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Is recruiting a dotted line business?

November 26, 2012

I have been watching the NBC syndicated series “Friday Night Lights” the past couple of weeks. In the current season, the head coach for the fictional Dillon Panthers Eric Taylor, portrayed by Kyle Chandler, informs his players that any recruiting violations will hurt the player and team. Many of the recruiters for the universities push for Dillon’s top-rated running back, Smash Williams. The majority of these recruiters offer Smash special treatment, money, and even cars if he will chose to attend their university or college. But in the end, Smash never accepts any bribes because his mother and Coach Taylor do not allow him to accept these offers and settles for a lower football program where he could be a star.
It has come to my attention though that many college prospects/athletes are being suspended under NCAA recruiting violations. These violations are a problem; yes I did just say it is a problem because these violations have been around forever. I would not have to dig far into the past to find examples of paying players and giving away “gifts” and preferential treatment to players. Look at the “death penalty” sanctioned placed on Southern Methodist University’s football program in 1987. After years and years of boosters making contracts with SMU players, the NCAA finally cracked down on the Mustangs for illegal methods of recruiting. Though bad recruiting was rampant during the 80’s, especially in the Big Eight, somebody had to be the example, unfortunately that was SMU.
The new problem now is not involving the university program directly, but the involvement of program boosters, prospects’ families, and prospects’ advisors.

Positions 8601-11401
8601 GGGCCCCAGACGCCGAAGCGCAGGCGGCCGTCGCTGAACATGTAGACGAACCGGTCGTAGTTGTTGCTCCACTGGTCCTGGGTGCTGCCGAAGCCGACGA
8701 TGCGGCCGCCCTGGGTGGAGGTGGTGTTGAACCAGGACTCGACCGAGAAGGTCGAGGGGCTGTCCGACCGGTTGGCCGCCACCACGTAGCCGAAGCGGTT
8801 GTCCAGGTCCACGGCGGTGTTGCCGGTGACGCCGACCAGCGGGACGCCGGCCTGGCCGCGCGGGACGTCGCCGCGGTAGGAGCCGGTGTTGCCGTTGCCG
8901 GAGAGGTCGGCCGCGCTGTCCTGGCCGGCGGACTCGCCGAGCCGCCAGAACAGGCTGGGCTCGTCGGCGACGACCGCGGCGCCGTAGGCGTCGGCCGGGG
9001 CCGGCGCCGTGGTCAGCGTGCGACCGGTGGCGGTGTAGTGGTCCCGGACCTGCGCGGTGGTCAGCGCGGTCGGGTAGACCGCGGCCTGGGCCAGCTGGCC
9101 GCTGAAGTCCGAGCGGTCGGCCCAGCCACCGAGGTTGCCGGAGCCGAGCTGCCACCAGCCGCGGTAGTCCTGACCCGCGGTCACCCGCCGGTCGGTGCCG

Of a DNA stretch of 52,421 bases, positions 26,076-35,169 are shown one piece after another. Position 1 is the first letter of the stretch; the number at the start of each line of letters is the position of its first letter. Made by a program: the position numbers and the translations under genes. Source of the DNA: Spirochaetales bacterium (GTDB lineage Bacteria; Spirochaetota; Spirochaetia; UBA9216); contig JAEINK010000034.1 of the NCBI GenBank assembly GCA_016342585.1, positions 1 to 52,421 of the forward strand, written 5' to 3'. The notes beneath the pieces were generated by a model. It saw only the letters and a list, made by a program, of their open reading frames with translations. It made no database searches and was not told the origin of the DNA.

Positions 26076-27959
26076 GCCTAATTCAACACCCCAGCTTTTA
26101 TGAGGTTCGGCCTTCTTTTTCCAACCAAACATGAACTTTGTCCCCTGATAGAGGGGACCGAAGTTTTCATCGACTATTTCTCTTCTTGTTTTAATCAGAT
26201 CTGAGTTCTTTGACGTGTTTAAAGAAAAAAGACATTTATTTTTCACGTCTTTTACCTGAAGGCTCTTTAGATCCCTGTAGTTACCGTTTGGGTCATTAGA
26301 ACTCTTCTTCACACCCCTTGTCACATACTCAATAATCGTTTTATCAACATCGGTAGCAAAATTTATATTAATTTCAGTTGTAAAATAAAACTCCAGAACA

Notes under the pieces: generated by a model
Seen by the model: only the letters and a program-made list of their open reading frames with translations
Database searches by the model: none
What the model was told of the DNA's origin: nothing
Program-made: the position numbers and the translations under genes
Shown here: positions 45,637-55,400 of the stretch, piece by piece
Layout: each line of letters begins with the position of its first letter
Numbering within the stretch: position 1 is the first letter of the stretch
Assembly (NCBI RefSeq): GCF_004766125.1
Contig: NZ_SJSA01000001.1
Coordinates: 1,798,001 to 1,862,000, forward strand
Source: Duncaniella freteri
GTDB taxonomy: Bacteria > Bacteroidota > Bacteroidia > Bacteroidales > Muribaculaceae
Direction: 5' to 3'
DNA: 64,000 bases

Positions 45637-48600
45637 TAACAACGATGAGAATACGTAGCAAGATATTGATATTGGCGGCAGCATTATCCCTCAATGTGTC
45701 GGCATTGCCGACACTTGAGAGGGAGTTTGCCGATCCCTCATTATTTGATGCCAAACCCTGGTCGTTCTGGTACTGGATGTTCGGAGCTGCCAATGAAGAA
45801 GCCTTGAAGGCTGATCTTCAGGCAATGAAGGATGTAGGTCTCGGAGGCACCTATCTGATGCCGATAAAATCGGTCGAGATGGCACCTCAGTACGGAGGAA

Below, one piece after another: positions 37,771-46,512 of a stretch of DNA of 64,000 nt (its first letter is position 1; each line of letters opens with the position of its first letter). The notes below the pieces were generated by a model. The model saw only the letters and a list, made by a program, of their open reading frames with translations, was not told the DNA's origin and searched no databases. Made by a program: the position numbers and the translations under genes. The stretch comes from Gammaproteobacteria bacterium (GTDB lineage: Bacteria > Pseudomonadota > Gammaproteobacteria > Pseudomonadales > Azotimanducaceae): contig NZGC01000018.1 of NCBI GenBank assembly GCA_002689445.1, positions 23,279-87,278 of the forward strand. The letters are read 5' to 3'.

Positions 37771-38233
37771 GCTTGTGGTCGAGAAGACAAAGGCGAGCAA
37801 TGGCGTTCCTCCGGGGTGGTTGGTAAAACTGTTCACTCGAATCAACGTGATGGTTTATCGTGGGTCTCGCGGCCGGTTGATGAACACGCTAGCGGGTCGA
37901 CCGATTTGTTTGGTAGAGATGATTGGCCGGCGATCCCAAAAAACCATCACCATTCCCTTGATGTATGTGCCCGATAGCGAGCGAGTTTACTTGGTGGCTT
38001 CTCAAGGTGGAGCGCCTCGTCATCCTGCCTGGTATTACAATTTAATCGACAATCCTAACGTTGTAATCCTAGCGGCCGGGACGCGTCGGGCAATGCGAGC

Recall the case of former Mississippi State Power Foward Renardo Sydney. Sydney was a local idol in Jackson, gyms were packed to watch the Junior High wonder perform on a basketball court. Yet there seems to be a shady figure in a young star’s career, for Renardo this figure was his very own father. Instead of allowing his son to play for his local high school, Jackson Forest Hill, Renardo Sydney, Sr. pulled his son out of Mississippi and shipping his son to California to play for Los Angeles Fairfax. During his illustrious high school career, Sydney, Sr. opened a non-profit. The non-profit organization funneled the funds to get Renardo free hotel accommodation, athletic gear, and even skills training. The NCAA cracked down on Renardo Sydney, Jr. though honestly it was Sydney, Sr. who caused the trouble.
It is not just Renardo Sydney that have had that shadowy figures come into their lives and try to take control. The fall from glory for Reggie Bush has wiped away his household name status, and made him the ire of college football and the Heisman Trophy. But it was Bush’s own family members who accepted these improper benefits from USC boosters. 
People want to blame the NCAA for doing too much in the case of recruiting violations. But I think that they are doing the right thing. In the times of almost every parent wanting to find the big bucks through their child’s athletic ability, and going to great lengths to insure their child success. And sometimes using that great success to insure they too get a big slice of the pie.
I just want people to remember this; the reason behind playing a game is not to get money or benefits. The main reason kids go outside and play is to have fun. It is not to get a big house or condo or even the flashy car. Games are meant to teach right from wrong and what some parents, relatives, or advisors are doing is wrong and needs to be ruled out to keep the purity of high school and college sports.

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